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Akashi Kaikyo Bridge

Akashi Kaikyo Bridge

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The Akashi-Kaikyo Bridge (Akashi Kaikyo O-hashi), also known as Pearl bridge, is a suspension bridge in Japan that crosses the Akashi Strait; it links Maiko in Kobe and Iwaya on Awaji Island as part of the Honshu-Shikoku Highway. It is the longest suspension bridge in the world to date, as measured by the length of its center span 1,991 metres (6,532 ft), substantially longer than the second longest suspension bridge, the Danish Great Belt Bridge. Total length is 3,911 metres (12,831 ft). It was planned to be one of three Honshu-Shikoku connecting bridges, annexing two borders of the Inland Sea.

History

Before the Akashi-Kaikyo Bridge was built, ferries carried passengers across the Akashi Strait in Japan. This dangerous waterway often experiences severe storms, and in 1955, two ferries sank in the strait during a storm, killing 168 children. The ensuing shock and public outrage convinced the Japanese government to develop plans for a suspension bridge to cross the strait. The original plan called for a mixed railway-road bridge, but when construction on the bridge began in April 1986, the construction was restricted to road only, with six lanes. Actual construction did not begin until May 1986, and The bridge was opened for traffic on April 5, 1998. The Akashi Strait is an international waterway and required a 1,500 metres (4,921 ft) wide shipping lane.

Architecture

the bridge has three spans. The central span is 1,991 metres (6,532 ft), with the two other sections each 960 metres (3,150 ft). The bridge is 3,911 metres (12,831 ft) long overall. The central span was originally only 1,990 metres (6,529 ft) but was stretched by a further metre in the Kobe earthquake on January 17, 1995.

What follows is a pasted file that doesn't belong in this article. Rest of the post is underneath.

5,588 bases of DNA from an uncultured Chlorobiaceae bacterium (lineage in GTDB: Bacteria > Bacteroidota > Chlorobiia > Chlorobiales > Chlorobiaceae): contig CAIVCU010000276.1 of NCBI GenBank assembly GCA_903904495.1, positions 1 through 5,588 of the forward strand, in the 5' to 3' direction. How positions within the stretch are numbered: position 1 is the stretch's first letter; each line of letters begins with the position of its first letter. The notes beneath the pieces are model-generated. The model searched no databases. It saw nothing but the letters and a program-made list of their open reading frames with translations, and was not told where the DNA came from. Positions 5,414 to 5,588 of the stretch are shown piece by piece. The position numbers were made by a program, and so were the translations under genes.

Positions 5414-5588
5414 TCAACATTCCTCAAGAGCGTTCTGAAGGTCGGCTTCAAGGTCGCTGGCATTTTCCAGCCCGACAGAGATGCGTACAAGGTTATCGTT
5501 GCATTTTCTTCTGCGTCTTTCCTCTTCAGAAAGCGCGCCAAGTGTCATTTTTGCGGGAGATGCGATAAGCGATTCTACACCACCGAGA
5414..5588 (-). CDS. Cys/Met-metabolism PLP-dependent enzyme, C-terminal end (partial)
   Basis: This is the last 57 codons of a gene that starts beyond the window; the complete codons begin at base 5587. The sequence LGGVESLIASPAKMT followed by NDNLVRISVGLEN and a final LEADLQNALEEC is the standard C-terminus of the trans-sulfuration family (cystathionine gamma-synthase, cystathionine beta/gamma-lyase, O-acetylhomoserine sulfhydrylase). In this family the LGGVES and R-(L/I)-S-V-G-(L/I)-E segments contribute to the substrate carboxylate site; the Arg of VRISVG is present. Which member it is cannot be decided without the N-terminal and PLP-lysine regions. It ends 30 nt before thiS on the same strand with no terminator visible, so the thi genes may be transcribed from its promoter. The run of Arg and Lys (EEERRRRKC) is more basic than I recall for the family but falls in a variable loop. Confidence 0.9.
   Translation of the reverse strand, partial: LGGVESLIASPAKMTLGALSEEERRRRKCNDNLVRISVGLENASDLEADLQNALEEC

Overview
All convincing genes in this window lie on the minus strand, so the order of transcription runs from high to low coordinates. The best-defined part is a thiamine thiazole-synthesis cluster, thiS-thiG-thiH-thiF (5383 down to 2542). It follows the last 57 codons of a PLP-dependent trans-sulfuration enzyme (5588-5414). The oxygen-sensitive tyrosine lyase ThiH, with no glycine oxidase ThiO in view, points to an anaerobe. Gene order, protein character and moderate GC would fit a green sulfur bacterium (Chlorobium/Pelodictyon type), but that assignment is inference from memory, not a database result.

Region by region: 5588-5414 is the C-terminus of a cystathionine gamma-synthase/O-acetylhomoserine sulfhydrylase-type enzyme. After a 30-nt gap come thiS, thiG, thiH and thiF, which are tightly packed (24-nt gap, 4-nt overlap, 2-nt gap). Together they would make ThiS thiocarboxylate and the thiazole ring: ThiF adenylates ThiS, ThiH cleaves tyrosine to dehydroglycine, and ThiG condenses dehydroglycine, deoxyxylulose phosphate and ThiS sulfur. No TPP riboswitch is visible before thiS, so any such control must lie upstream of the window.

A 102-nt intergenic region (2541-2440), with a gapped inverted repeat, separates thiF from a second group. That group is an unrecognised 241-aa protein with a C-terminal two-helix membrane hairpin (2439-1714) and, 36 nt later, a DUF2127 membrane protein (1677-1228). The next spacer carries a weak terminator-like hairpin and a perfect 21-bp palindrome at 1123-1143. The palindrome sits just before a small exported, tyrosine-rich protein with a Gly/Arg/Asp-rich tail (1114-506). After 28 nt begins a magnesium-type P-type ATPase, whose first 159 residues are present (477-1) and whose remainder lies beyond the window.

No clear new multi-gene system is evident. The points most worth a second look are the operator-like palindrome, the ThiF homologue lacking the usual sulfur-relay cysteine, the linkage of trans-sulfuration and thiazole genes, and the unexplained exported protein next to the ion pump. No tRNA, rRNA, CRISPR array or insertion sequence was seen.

the bridge was designed with a two_hinged stiffening girder system, allowing the structure to withstand winds of 286 kilometres per hour (178 mph), earthquakes measuring to 8.5 on the Richter scale, and harsh sea currents. The bridge also contains pendulums that operate at the resonant frequency of the Bridge to dampen forces. The two main supporting towers are 298 metres (978 ft) above sea level, and the bridge can expand up to two meters in one day.

Use

The Total cost is estimated at ¥ 500 billion (˜USD 5 billion), and is expected to be defrayed by charging commuters a toll to cross the bridge. However, the toll is so high (2,300 Yen or 20US$) that, ironically, very few drivers actually use the expensive Bridge, preferring instead to ride buses across The bridge or use the slower-but-cheaper ferries.


Source: www.wikipedia.com

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The Longest Bridge

May 17, 2007 09:05:06

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